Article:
There's been a lot of talks about we can see maybe some banks, maybe a majority of banks, and their struggle to adjust to evolving fintech solutions. How is that relationship at this point? Are banks catching up to these solutions or should companies expect complications when working with that?

I think the banks have decided "We can't beat them we should join them." Banks are embracing fintech solutions and trying to find ways to offer solutions to their customers so they maintain that customer relationship. So in the small business side, we see banks embracing solutions that will be sold through their portal or the bank's online portal, but for larger enterprises, larger mid-market companies, I think those solutions with still be sold directly by fintech companies. But banks will be able to provide an introduction and recommend a solution that they didn't do before.

Blockchain is still a technology that is in it's early stages but it's been around for a little bit now. How does it play in to the payment landscape?

I think the blockchain is a tremendous opportunity to change the way international payments are made. Today, international payments have to hop through a series of corresponding banks. Each of those banks causes perhaps a delay, definitely a cost, and a nightmare of not knowing, “Did the payment arrive? Did it arrive in the amount that I sent or is there a problem?” The blockchain can change that and break through that web of international bank relationships and provide money from point A to point B with no middleman. So the impact would be just huge for international payments. But it still feels a long way off to me. I was talking about this the other day and I think five years ago I said, "In five years, I think the blockchain will impact international payments and have this impact." And the timeline certainly has not been five years. But I do believe that the opportunity exists, it's just a lot slower. Sometime in the next five years, maybe.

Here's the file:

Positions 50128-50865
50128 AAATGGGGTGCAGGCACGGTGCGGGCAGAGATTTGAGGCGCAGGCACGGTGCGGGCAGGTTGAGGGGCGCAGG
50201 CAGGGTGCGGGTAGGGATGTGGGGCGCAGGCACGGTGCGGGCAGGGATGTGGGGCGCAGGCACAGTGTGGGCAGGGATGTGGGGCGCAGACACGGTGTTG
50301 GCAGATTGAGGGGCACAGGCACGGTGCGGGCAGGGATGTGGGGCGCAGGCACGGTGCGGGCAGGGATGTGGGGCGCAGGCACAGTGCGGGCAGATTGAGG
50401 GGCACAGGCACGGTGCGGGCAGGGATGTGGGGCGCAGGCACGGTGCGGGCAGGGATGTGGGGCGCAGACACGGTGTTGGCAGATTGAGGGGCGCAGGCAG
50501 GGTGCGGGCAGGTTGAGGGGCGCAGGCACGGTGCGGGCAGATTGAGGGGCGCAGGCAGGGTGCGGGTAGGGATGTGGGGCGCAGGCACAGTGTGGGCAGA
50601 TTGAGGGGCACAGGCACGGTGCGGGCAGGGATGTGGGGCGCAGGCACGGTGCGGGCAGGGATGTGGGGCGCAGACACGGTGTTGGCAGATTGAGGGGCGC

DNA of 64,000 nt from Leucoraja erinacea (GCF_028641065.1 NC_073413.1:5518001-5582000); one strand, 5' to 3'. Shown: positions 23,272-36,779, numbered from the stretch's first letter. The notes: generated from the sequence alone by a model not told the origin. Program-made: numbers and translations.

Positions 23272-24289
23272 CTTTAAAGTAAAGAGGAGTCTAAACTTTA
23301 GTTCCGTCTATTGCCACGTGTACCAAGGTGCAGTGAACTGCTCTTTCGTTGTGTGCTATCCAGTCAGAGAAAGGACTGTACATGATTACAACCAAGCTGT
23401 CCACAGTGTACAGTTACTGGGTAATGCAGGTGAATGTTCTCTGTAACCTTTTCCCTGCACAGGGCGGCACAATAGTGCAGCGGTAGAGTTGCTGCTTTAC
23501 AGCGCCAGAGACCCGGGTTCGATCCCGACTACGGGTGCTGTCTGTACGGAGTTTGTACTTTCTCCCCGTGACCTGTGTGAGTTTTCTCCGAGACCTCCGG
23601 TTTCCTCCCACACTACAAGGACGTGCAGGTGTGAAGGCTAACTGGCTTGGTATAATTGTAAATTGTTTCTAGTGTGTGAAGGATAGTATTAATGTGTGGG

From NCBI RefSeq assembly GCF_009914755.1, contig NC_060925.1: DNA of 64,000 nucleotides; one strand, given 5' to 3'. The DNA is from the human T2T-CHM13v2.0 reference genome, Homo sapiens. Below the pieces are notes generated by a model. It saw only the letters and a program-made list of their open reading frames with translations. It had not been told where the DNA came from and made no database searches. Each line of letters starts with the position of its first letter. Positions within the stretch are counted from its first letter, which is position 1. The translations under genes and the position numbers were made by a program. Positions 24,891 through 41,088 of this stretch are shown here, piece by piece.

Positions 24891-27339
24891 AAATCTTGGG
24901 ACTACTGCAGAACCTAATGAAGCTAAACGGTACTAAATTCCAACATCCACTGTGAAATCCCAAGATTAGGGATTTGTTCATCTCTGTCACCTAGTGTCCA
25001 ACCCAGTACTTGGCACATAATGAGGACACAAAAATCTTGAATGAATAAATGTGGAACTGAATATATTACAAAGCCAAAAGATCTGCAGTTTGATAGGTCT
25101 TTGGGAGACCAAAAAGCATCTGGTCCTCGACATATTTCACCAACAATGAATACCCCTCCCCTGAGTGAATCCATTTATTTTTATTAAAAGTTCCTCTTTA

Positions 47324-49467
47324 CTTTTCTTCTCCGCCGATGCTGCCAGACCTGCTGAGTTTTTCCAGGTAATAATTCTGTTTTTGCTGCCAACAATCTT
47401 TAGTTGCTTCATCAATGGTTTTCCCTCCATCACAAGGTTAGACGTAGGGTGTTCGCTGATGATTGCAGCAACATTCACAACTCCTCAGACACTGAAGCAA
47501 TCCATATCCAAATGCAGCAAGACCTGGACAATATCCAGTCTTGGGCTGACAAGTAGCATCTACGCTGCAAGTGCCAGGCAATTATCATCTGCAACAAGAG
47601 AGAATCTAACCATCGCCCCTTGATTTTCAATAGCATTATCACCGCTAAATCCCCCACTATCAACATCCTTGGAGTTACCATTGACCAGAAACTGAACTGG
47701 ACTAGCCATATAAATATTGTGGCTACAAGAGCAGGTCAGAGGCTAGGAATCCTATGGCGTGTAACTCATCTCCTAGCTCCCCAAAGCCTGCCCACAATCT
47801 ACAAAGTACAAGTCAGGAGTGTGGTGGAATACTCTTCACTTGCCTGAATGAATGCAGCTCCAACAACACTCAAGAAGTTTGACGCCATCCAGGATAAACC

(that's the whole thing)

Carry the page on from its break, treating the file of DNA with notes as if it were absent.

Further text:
If you could walk us through the next five or so years of business payment development, what's coming down the pipe?

I think first it's a move to intelligent payment automation. The first-generation systems really didn't solve the problem. I think when companies look for payment automation they really need to do some homework because, on the surface, people sound the same, but when you dig in the systems are very different. I think the move to intelligent payment automation is just beginning. It's going to pick up steam. In the next five years, a big portion of the market is going to go to that.

The second thing is better intelligence. I think the rest of the world is already talking about intelligence and data and analysis and how that leads to better decisions. Payments, at the end of the day, are really about cash, managing cash flow, and the deployment of cash. And having better insight, both on who you are paying, when you are paying, why are you paying, the control of fraud prevention, all those things insight around the payments provides. I think we'll see a move toward a much higher order of business intelligence around tasks that will enable businesses to be more efficient.

Third thing, I think we'll see more vertical specialization in payments. That is, providing value outside of a single flow for all kinds of companies. If you look at the vertical markets, and colleges and universities are an example of this, if you can provide a payment type, for example, that's kind of a consumer payment, a push to debit. It's unique. It solves a very big problem in colleges and universities who are distributing single payments to college students. It's an example of how I think payment solutions will become more vertical and have more specialization to meet the needs of markets.

I think that says that as you are looking for a solution look to vertical solutions because I think they will add more efficiencies.

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Podcast transcripts are provided as a summary of the conversation and have been lightly edited for the written medium. The transcript is not a verbatim representation of the interview.